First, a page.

Lectionary blog for Nov. 13
Pentecost 26  

Malachi 4:1-2a; Psalm 98;
2 Thessalonians 3:6-13; Luke 21:5-19

It was during Lent many years ago. I was the pastor of a very old church in rural North Carolina. On the wall of the apse, above the altar, there was a stained-glass window in the shape of a cross, lit by light bulbs. One Wednesday afternoon I was putzing around the altar getting things ready for the mid-week service when I noticed that one of the bulbs illuminating the cross had gone out. I resolved to change it, but, as often happens with me, I got distracted and forgot about it until the middle of the pre-service Lenten supper. I excused myself and went across the parking lot to the church and then upstairs and down the Sunday School Hall and opening a little door into the back of the cross I got down on my knees to change the bulb. This is when I looked through the stained glass and saw Seth.

Seth wasn’t a bad kid; he was just 6 and mischievous; he got into things. This night Seth had wandered over from the Fellowship Hall into the church, and he was pulling the big, heavy pulpit chair over to the front of the altar. It was set for communion, with a plate full of wafers, a stack of trays, and a cup of wine already set out under the veil.

Suddenly, I realized what Seth was doing; he wanted to get a look at that table. I visualized him pulling everything down on his head and falling out of the chair and getting hurt, etc. etc. So, without thinking, I barked out; “Seth, get down from there, you’re going to hurt yourself!” I will never forget the look of pure terror that washed over Seth’s face as he jerked his head up and looked into the face of Jesus staring down at him from above the altar. He started crying and yelling “I’m sorry, I’m sorry, I’m sorry!” and ran out of the room.

I left what I was doing and followed Seth out of the church, across the parking lot into the Fellowship Hall, where he was weeping into his grandmother’s large and welcoming lap. “Grandma, Grandma, Grandma, Jesus yelled at me. I want to go home NOW!”

Most of the time, I find church to be a pleasant and happy place. A place where, like Seth, I am comfortable wandering around, a place where I feel safe and welcome and at home. But, every once in a while, church can become a frightening, indeed a scary place, a place I would just as soon not be. Like today while I was reading that Gospel lesson. That’s pretty scary stuff. All that talk about war and destruction and earthquakes and famines and pestilence and terror and persecution. Well, it scares me to death, and like Seth, I’m ready to go screaming out of the room looking for my grandma’s lap.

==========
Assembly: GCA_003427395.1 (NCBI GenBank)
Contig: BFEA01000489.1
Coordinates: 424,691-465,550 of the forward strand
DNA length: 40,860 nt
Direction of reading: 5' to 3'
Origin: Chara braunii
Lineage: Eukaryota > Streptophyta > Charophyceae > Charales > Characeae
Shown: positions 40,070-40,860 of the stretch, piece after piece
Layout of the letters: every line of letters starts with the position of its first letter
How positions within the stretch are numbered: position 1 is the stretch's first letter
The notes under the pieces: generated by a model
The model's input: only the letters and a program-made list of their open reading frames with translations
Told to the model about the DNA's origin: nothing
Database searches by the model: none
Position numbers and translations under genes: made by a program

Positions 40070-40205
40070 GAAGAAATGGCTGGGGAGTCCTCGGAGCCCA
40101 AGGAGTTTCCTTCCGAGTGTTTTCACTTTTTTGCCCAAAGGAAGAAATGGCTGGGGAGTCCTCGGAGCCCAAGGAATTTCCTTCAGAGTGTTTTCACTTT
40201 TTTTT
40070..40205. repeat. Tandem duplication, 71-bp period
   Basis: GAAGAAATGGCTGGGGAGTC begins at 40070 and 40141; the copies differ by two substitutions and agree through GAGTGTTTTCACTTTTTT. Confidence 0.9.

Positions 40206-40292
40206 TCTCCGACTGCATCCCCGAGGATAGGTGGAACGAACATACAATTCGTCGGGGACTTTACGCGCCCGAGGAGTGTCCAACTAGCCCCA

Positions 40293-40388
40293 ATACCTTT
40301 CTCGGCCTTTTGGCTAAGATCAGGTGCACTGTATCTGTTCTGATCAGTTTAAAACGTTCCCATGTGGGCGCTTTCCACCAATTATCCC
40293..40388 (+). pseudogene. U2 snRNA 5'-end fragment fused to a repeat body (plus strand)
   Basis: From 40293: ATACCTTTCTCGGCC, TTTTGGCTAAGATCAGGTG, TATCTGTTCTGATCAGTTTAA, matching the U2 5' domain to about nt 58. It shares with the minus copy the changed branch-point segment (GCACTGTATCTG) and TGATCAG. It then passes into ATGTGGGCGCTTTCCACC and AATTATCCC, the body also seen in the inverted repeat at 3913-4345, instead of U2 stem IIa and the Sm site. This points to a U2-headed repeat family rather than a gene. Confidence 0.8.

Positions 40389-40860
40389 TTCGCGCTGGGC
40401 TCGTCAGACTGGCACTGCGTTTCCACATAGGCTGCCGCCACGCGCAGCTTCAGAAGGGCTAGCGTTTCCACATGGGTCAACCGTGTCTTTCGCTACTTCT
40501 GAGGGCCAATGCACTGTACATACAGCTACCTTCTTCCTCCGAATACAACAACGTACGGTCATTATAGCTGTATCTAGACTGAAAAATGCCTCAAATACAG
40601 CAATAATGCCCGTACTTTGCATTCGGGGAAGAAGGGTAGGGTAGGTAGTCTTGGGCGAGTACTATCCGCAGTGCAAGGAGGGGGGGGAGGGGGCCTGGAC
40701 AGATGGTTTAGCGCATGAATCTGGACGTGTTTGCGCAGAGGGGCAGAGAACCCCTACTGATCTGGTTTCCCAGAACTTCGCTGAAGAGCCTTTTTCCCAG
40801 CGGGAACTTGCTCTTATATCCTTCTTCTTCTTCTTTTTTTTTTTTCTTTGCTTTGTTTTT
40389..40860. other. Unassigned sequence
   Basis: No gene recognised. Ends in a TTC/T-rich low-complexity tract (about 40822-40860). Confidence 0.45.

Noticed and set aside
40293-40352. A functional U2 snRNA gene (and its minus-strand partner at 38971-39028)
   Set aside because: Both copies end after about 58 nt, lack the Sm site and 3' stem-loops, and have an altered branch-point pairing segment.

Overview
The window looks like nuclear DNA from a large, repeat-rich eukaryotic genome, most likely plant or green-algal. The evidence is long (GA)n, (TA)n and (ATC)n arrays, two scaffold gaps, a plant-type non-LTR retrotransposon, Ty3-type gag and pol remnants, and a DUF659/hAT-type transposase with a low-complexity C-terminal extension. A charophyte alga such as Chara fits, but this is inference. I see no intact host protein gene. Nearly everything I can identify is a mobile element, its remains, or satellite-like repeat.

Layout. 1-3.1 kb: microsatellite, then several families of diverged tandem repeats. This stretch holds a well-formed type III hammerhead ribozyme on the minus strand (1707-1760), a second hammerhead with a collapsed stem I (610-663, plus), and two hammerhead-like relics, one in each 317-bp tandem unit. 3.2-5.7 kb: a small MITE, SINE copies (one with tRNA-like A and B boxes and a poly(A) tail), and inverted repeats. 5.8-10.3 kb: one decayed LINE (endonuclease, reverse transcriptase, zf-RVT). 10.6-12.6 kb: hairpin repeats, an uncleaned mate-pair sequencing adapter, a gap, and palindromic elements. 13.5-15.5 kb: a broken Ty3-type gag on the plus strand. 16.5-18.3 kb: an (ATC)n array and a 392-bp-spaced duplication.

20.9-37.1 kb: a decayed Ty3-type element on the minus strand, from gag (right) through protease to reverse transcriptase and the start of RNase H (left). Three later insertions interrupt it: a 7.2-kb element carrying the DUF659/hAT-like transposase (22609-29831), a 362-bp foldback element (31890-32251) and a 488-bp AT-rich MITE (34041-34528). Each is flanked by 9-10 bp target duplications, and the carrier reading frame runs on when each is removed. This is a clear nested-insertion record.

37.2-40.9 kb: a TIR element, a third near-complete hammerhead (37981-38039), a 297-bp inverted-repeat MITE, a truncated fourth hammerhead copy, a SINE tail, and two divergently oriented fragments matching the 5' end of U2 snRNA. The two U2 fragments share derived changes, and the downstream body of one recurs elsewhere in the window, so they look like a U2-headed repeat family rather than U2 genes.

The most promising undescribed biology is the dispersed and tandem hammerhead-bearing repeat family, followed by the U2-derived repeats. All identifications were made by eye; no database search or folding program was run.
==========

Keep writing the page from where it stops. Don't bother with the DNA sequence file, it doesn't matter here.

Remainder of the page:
Before we go too far down this scary road, I think it important that we read this text carefully. What Jesus is getting at here is something we all know both from history and personal experience: The world is indeed a scary and dangerous place—full of danger, trouble and heartache. Jesus’ point throughout this text is to remind us where to look for our salvation—for grace, for hope, for love, when trouble inevitably comes.

We are not to look to big buildings and institutions; we are not to look to governments (nations and kingdoms); we are not to look to kings and governors and multinational corporations. All these things will fail us—indeed, will turn against us. When trouble comes, the one thing we can count on is God.

Professor Marty Saarinen taught at the Lutheran Theological Southern Seminary in Columbia, S.C. He frequently told the story of his first call in the Upper Peninsula of Michigan. Pretty remote and rugged, then and now.

Not too long after Pastor Marty got there he learned of an elderly couple who lived way back in the woods and who seldom got to church anymore, and he resolved to go visit them. He borrowed a jeep and drove the paved road as far as it went; then he drove the dirt road as far as it went; then he drove along in two ruts as far as they went; then he drove along a creek bed as far as that went; then he parked the jeep and climbed up a hill and pushed through a bramble of wild bushes and finally found a cabin with a tiny wisp of smoke wafting into the sky from the chimney.

Young Pastor Marty walked onto the porch and knocked on the door and waited, and waited and waited. He knocked again and waited some more. Eventually he heard a noise. The door opened and a little, old man stared at Marty for a long time. Then he recognized the collar and turned around to shout to his wife in her rocker: “Anna, God has not forgotten us!”

In our hectic, secular, modern world, in the midst of divisive political campaigns, wars, natural disasters, economic uncertainty and all the other more mundane trials and tribulations of ordinary life, Jesus reminds us of God’s love, concern and presence. We are called this day to remember that the one who loves us has not forgotten us and to share that good news with all the “Annas” in our lives.

Amen and amen.


Delmer Chilton
Delmer Chilton is originally from North Carolina and received his education at the University of North Carolina, Duke Divinity School and the Graduate Theological Foundation. He received his Lutheran training at the Lutheran Theological Southern Seminary in Columbia, S.C. Ordained in 1977, Delmer has served parishes in North Carolina, Georgia and Tennessee.

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